I am currently working on Community Action Plans for three villages in South Lanarkshire: Coalburn, Douglas and Glespin. They have been with wave after wave of job losses and challenges of rural isolation (although they do also have wonderful levels of community activity and resilience). Just last week, I was speaking to a local GP who said that the most intractable problem for these communities, in his view, was disengaged young men causing misery in their communities.

Those words really struck me. What on earth, I thought, can land use planning possibly do to solve such a challenging social and economic issue?

At face value, I thought, nothing. Planning policy, planning applications and Local Development Plans can only fiddle at the edges. But, reflecting on it, I realised that there is actually a great deal that I can do – if I recognise that I am a broker.

I can organise a meeting or workshop to broker that GP meet with social enterprises, businesses, housing associations and local authorities who might never otherwise have met, but who all have a shared interest in making those communities better; who knows what collaborations might come out of those conversations to help the disengaged young men. Equally, the Community Action Plans that I will help produce can overtly support local employability initiatives or improved access to opportunities, increasing their ability to tap into community benefit money from windfarms or other sources of funding.

So – there are very real things that I, as a planner, can do to help those disengaged young men lead healthier and more fulfilled lives. Simply by realising the power that I have as a broker, I personally can do something very significant to deliver the built environment and improve people’s lives. All we need to do is make connections and get people talking.

Nick Wright, Convenor RTPI Scotland.


Phil Prentice, Chief Officer of Scotland’s Towns Partnership, reflects on the correlations between health and place in Scotland’s towns.

What image does your mind conjure up when you think of Copenhagen, Vancouver, Melbourne, Amsterdam, Vienna or Monte Carlo? Modern city living, sustainable communities, engaging cultures. Yes, all of the above…and they are all also the same names that often feature in the top 10 healthiest cities to live in the world. These endless surveys measure intangibles such as Creativity, Liveability and Quality alongside tangibles such as Amenities, Cost and Pollution. But what do they tell us about the realities of living in Barrhead or Kirkcaldy? Aside from a luxury break or a once in a lifetime holiday, just how many of us will ever get the chance to live in these cities, and would it make a difference to our life chances or indeed life expectancy.

A recent report by the World Health Organisation stated that the average life expectancy for a male born in Calton, Glasgow was 54. In India the figure is 63 and in Lenzie, the figure is 82, which just happens to be the current UK average. Work by Sir Harry Burns over the last few years has shone an important light and drawn strong correlations between health and place; however these issues are complex and are still to be fully explored and understood.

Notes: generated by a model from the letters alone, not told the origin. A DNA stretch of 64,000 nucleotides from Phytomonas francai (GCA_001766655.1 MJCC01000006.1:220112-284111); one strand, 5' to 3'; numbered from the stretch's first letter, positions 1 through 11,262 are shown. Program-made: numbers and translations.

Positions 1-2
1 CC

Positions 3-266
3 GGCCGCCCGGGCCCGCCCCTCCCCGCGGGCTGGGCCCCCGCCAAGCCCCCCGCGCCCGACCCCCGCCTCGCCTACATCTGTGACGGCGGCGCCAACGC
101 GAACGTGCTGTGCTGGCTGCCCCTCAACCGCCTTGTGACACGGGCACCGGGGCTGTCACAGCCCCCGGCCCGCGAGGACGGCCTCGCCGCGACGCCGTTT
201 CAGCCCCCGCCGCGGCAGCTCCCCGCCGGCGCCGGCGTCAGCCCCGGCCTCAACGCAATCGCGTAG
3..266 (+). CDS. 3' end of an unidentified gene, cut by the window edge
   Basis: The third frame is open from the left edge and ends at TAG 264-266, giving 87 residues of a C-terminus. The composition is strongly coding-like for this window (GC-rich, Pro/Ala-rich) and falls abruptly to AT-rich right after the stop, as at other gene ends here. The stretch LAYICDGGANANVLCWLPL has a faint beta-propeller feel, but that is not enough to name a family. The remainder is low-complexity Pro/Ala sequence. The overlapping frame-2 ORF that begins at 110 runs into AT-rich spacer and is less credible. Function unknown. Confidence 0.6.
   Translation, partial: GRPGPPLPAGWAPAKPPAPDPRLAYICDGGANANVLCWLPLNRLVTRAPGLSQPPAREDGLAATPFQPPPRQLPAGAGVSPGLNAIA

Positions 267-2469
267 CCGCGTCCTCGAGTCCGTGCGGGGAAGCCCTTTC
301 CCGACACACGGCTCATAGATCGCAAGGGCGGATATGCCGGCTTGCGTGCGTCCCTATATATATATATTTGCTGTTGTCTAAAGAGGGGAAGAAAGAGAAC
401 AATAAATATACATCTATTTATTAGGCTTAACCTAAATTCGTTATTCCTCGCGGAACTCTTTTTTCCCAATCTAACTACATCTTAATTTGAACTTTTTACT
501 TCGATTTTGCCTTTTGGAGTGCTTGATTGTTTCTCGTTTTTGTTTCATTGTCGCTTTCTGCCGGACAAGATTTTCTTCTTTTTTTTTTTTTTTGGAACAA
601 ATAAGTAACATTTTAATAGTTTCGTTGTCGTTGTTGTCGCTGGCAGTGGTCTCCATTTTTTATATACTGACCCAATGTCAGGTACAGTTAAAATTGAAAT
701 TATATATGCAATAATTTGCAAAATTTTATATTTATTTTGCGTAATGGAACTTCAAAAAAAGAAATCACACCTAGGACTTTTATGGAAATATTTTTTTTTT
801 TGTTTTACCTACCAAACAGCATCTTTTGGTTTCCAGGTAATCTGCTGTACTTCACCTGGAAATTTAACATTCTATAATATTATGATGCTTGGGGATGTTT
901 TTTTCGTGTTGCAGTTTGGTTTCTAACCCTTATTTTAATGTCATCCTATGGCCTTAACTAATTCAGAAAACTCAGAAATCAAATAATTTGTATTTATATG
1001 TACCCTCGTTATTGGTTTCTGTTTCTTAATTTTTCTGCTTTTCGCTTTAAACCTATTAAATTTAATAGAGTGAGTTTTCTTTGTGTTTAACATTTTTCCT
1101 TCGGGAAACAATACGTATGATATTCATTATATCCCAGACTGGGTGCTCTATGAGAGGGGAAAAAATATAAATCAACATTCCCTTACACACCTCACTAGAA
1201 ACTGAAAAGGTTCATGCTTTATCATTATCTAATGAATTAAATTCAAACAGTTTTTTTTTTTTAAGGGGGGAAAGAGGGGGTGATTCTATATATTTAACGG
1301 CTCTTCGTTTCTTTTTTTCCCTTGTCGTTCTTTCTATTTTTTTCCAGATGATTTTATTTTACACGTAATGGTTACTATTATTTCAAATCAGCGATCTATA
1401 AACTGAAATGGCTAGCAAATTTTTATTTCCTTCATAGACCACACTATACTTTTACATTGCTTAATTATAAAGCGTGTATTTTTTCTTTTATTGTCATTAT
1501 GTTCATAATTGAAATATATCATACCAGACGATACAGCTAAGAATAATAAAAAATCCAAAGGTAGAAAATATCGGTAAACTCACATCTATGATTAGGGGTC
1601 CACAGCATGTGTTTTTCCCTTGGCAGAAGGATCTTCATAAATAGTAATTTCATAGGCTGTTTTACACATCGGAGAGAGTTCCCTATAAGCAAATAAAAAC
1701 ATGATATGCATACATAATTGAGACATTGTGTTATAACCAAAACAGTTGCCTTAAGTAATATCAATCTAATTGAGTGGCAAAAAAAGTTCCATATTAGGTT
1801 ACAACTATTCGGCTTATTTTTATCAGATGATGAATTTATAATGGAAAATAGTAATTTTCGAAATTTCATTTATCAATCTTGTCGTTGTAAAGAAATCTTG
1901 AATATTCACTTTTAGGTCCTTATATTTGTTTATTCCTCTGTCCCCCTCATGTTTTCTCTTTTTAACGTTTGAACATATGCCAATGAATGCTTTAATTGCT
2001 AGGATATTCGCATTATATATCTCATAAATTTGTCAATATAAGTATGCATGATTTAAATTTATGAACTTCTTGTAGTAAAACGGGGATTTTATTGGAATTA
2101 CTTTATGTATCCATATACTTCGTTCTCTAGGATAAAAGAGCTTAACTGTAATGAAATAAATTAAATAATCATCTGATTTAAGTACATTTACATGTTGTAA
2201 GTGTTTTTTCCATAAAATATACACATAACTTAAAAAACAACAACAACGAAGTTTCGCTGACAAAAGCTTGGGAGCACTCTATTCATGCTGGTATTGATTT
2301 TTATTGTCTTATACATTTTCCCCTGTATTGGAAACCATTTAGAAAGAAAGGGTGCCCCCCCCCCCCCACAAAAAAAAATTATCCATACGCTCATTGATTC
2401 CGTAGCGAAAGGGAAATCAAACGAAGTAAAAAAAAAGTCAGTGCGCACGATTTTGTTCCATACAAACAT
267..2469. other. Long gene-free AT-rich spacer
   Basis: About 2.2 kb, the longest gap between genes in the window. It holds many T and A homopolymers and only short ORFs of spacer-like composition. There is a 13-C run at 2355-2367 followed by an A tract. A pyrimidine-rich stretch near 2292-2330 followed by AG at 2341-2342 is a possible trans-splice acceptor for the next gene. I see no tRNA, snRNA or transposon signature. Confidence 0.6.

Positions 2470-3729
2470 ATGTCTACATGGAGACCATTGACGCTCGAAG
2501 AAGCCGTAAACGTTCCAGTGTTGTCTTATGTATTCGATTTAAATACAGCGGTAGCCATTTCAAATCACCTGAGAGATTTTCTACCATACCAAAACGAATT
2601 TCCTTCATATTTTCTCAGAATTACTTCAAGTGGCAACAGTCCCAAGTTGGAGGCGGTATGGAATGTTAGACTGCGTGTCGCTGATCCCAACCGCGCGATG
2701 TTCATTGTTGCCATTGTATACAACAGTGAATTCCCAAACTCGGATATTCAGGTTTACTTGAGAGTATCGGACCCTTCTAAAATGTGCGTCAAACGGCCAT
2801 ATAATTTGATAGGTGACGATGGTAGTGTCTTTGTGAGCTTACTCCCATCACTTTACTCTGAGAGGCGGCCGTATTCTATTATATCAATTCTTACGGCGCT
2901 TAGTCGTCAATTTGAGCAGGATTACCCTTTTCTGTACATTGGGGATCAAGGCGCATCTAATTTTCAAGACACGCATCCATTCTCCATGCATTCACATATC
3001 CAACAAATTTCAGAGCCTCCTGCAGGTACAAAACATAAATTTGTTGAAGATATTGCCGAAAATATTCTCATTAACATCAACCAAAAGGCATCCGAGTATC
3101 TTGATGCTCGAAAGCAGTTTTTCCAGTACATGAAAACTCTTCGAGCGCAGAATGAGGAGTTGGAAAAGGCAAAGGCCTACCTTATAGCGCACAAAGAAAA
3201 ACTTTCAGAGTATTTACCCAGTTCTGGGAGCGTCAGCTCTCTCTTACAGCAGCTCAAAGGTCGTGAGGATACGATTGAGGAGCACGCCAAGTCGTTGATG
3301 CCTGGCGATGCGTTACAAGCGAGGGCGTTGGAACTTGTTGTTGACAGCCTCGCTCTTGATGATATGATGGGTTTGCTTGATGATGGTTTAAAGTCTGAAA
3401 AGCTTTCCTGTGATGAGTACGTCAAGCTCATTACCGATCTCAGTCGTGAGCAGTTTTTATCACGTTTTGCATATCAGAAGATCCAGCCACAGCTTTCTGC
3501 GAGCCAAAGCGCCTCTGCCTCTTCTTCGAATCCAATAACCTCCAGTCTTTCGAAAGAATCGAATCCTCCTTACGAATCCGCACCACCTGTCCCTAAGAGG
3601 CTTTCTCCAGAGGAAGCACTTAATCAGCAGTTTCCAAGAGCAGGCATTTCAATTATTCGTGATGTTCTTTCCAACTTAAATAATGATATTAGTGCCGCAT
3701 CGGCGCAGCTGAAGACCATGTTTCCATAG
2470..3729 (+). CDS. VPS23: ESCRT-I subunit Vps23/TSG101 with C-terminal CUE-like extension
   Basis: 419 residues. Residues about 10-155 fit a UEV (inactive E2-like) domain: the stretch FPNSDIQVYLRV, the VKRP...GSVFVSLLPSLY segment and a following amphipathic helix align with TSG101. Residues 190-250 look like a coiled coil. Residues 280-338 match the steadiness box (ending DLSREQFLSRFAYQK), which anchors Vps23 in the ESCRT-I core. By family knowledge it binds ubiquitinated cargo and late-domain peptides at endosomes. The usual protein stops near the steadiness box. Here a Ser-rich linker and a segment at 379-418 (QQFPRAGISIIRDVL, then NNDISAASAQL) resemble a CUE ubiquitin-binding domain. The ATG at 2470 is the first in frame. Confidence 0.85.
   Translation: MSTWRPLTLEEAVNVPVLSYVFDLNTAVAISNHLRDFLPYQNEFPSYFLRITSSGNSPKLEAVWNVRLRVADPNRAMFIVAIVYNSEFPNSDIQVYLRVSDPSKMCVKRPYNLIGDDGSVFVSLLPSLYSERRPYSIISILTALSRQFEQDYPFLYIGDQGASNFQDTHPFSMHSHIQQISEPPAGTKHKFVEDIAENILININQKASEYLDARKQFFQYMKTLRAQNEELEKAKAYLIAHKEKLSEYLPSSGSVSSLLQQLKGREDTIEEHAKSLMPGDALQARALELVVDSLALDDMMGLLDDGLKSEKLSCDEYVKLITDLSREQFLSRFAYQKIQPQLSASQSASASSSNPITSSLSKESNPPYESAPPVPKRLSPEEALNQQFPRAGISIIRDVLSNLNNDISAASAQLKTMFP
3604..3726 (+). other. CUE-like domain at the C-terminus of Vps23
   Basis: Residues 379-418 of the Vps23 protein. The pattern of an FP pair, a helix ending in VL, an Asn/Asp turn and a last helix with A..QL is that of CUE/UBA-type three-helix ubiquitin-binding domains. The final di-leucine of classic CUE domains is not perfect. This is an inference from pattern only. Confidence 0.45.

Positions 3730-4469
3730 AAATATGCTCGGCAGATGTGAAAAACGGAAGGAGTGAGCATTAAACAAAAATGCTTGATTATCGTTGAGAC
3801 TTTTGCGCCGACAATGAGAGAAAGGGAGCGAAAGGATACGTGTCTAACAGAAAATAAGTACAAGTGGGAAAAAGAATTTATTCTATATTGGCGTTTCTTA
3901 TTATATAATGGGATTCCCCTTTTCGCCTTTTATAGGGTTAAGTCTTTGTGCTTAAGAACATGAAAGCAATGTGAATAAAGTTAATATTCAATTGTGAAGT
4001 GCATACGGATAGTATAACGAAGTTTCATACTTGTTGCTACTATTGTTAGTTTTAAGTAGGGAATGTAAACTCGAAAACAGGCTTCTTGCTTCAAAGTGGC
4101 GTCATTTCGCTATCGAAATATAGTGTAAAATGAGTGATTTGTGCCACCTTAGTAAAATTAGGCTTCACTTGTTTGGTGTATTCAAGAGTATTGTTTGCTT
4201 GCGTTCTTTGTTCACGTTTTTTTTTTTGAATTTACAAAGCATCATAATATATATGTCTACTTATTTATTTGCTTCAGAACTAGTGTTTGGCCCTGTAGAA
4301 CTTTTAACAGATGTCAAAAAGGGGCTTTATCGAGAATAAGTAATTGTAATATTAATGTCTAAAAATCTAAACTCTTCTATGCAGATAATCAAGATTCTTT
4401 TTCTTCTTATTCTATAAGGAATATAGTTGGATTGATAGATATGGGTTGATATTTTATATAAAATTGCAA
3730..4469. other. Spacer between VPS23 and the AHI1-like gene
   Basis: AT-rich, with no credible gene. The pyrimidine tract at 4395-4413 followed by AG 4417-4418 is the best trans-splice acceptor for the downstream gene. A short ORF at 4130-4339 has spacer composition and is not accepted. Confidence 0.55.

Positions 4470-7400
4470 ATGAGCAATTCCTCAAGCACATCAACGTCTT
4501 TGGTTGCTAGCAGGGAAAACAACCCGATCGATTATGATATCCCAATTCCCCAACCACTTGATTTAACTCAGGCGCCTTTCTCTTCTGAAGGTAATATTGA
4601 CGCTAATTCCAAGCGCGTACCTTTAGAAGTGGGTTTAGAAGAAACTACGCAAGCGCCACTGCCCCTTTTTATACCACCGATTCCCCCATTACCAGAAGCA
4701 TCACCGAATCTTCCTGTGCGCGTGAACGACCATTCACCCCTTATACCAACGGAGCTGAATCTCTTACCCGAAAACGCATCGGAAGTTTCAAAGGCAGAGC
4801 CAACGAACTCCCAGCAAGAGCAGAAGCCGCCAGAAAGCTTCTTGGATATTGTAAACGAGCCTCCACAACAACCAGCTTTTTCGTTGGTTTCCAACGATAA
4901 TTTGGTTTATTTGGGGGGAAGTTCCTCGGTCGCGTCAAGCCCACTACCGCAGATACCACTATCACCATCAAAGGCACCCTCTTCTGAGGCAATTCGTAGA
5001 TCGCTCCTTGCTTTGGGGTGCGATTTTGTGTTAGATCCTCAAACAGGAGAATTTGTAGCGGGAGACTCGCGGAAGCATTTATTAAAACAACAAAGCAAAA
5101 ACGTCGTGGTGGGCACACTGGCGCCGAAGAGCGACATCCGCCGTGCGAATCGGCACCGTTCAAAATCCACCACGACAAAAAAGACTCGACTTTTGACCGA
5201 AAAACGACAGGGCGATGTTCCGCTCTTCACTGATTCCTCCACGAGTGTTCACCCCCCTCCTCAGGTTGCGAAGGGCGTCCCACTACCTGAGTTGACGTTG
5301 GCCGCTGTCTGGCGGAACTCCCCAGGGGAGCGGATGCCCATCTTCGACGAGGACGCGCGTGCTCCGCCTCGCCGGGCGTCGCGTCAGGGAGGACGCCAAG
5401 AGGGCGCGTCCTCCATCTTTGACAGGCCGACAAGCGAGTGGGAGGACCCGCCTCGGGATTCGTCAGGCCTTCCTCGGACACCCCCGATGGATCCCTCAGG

However, that said, the evidence is sufficient and robust enough to suggest that nicer places tend to have healthier people and that the built and natural environment is a very important factor in the health of the surrounding resident population.

Define nicer.

Nice house, nice town centre, nice people, nice life. As opposed to damp and cramped tenement, a dirty and neglected town centre, sick unemployed neighbours and no hope.

The most powerful word in all of the preceding words and imagery….hope.

Sir Harry and others can talk much more eloquently than I about all of the above, but hopefully I can provide a few ideas around solutions.

At Scotland’s Towns Partnership we have spent the past year building new collaborations and trying to knit the whole towns agenda together. Scotland is a nation of towns, but the town narrative is less well articulated that cities. Towns have suffered and their transformation has stalled. The promise of a networked urban system, with choices, to support an increasingly diverse society has not yet been met. Yet our towns are a living legacy of our history and culture, even the most cynical amongst us will have an emotional attachment to their home town or village, a childhood memory, a sense of pride and identity, we acknowledge their famous sons and daughters, it’s who we are, part of our fabric and DNA.

Our towns are not homogenous and whilst some are doing well, many are at a crossroads. The continued drift of talent and youth to city economies, structural changes in retail where we use tablets, online, click and collect, out of town and destination shops, the ongoing impact of the economic recession, dysfunctional property and housing markets, welfare reform, less disposable local income and a fast shrinking public sector.